And feed on all our dreams to stay alive
   While all the nightmares in us die the death—
      Then drink so deeply of each other’s heart
      That we’ll be one even when we’re apart.


Copyright 2015 Matthew J Wells


Tuesday, January 20, 2015

doyt doyt

I dreamed last night that I was young and dancing
   Back in the days when dancing was our drug.
We’d start the night off gorgeous and entrancing
   And wind up wasted, passed out on the rug,
With kitchen towels for blankets, or out cold
   Outside under a beat-up Chevrolet
(True story)—with no thought of being old
   Enough to watch kids dance when our songs play.
In that loud living room of long ago,
   I'm still there singing to Rickie Lee Jones—
And if Life's like a body, then I know
   That all those midnight moments are my bones:
      No matter how I go, or where I lie,
      Those nights will be the last of me to die.


Copyright 2015 Matthew J Wells


Monday, January 19, 2015

Doper Noir

How to describe this movie?   

It is the perfect filmic equivalent of a marijuana high, where (1) everything is connected but nothing makes any sense; (2) you can see it all so clearly, but when you look at it, it hurts your head; and (3)—it all adds up as long as you don’t try to total the numbers. 

It’s a showcase for Joaquin Phoenix, so if you don’t like him, you’re going to be pissed, because he’s in every scene. 

It’s a cross between The Big Lebowski (the movie that makes you wish somebody had cast Jeff Bridges as Neal Cassady) and The Long Goodbye (the movie that makes you wish somebody had cast Sterling Hayden as Ernest Hemingway).   

It’s a stoner version of Chinatown, where all the women look alike and have the exact same tan.

It’s a movie whose plot has nothing but loose ends that are tied up with even looser knots—a plot that involves adultery, real estate developments, drug smuggling, the FBI, people who vanish, people who reappear, people who are supposed to be dead, mysterious foreign gangs, a narrator who may or may not be real, and one angry-ass cop who is like the hate-fuck child of Jack Webb’s Joe Friday and John Goodman’s Walter Sobchak. 

To paraphrase Freewheelin' Franklin, it's an object lesson on how characters will get you through films with no plot better than plot will get you through films with no characters.

It’s like being at a party where the moment you recognize people, they disappear. Look—there’s Jefferson Mays!  (Aw—you blinked.)  Look—that’s Maya Rudolph!  When is she going to get to do something?  Never?  Crap.  Is that Reese Witherspoon?  And wasn’t that guy in The Wire?  And wait—it’s that guy!—Eric, Eric Something—uhp, he’s gone now. 

It's a roller coaster ride where, at every slow turn, Josh Brolin will break down your fucking door and charge you with resisting arrest.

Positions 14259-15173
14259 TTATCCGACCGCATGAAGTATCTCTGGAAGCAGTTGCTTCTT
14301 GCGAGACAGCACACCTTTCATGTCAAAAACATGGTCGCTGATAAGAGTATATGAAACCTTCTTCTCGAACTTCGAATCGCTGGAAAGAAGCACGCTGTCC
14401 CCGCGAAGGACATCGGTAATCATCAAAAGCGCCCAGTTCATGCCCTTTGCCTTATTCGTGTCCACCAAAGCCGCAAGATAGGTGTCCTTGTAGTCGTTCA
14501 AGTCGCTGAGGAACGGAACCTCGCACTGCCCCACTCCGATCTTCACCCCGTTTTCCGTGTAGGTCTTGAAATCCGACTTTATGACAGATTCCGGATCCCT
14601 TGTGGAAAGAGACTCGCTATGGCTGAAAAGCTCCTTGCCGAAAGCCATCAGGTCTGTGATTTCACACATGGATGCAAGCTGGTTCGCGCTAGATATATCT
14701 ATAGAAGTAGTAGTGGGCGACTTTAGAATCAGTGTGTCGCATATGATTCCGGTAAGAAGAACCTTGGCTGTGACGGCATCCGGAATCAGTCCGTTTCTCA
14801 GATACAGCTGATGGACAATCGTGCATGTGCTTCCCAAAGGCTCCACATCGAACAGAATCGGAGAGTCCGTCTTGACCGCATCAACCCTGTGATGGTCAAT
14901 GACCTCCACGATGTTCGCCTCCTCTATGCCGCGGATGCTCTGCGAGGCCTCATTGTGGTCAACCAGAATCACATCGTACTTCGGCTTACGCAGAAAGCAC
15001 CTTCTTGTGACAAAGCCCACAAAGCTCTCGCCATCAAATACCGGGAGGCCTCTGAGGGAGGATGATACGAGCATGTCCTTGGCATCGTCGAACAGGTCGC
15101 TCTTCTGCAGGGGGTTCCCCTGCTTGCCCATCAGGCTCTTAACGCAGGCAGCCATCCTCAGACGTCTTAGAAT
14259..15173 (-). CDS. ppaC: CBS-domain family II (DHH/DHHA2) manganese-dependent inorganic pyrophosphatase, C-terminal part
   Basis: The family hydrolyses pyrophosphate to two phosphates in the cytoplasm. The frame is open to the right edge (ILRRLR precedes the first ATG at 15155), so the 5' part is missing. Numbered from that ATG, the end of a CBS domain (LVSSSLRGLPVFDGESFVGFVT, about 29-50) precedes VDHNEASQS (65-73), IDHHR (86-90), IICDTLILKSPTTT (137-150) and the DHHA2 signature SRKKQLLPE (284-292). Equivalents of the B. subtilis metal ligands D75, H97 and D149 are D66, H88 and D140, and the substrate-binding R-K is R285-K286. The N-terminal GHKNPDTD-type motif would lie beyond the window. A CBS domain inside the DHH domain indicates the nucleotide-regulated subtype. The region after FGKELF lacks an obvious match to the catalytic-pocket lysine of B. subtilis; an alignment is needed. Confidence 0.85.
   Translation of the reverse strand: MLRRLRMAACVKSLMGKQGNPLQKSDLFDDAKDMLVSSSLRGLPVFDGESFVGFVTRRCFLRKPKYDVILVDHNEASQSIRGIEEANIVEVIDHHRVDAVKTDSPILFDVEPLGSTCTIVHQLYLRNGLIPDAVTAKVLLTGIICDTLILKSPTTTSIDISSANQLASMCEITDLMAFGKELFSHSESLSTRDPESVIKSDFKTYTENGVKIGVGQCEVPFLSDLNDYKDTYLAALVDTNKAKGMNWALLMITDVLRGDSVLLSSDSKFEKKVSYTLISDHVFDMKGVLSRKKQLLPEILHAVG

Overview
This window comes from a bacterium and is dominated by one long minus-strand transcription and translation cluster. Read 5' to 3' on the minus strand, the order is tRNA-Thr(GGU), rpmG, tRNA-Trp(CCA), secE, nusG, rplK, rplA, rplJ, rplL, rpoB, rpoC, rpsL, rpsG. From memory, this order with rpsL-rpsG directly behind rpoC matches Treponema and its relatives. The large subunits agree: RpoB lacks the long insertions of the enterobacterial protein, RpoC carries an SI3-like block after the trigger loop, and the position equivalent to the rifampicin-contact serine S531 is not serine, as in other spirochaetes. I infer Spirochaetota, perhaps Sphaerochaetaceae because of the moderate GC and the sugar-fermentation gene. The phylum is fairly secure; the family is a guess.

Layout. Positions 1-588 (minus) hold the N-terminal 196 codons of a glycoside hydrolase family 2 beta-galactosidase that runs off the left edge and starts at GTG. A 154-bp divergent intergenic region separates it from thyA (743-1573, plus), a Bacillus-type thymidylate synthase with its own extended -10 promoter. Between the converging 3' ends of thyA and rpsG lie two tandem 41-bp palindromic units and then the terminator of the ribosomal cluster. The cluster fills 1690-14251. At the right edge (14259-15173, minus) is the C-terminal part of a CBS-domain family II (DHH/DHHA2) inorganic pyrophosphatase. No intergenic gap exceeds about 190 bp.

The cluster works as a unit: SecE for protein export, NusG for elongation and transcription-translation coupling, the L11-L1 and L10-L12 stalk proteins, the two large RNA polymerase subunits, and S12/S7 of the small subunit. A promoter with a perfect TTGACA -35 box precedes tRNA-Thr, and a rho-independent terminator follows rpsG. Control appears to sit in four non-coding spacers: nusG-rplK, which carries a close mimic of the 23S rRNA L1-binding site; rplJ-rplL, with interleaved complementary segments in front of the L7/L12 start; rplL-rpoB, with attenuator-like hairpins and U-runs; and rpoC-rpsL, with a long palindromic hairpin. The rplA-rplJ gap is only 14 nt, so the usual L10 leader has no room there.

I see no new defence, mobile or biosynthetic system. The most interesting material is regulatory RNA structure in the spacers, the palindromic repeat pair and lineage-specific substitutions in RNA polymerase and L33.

And as you might expect, it’s a movie that demands to be watched while eating Double Stuff Oreos.




Sunday, January 18, 2015

"The art of losing isn't hard to master . . ."

When Alec Baldwin toasts his wife Julianne Moore with the words “To the most intelligent woman I’ve ever known,” you pretty much know what the Z to this sentence’s A is going to be, and the only question you might have is how many letters the film is going to hit on the way down.  The answer is, not as many as it could have, but the descent is precipitous, because down is where this film goes, in a schematic way that is both embodied in and concealed by Julianne Moore’s performance, a step-by-step descent into a lifeless face with alternately wary and uncomprehending eyes. 

In a season of movies where actors have to both portray and fight the onslaught of physical decay, Moore’s face is the go-to shot of this film, which charts her character’s losing battle against early-onset Alzheimer’s.  But if you’re looking for the kindly glow of Eddie Redmayne’s twisted smile or the fierce vulnerability of the mask that Felicity Jones wears in Theory of Everything, then you’re in the wrong theatre.  This story is quite deliberately about loss of intelligence and awareness in a hyper-intelligent and aware person, and it is all there in Moore’s face and eyes, which is why you will find yourself reading volumes into every one of her close-ups, to see not only where she is but where “she” is. 

That loss of identity is the film’s primary concern, and everything else is subordinate to it, including pretty much every other actor on the screen.  On this film’s list of priorities, Alice takes first place through fifth, and everybody else is sixth at most.  Which is why I can’t tell if Alec Baldwin is a loving husband or an asshole, or whether Kate Bosworth is a cold unfeeling bitch or the unlucky inheritor of her mother’s control-freak muscle.  This is especially frustrating because there is a very emotionally-charged subplot about attempted pregnancy and inherited propensities, and because we only see the climax of this subplot as one side of a phone conversation, it feels totally meaningless.   Which the film reiterates by completely forgetting about it thereafter.  And yes, this is a story about forgetting everything, even your own personality, but still.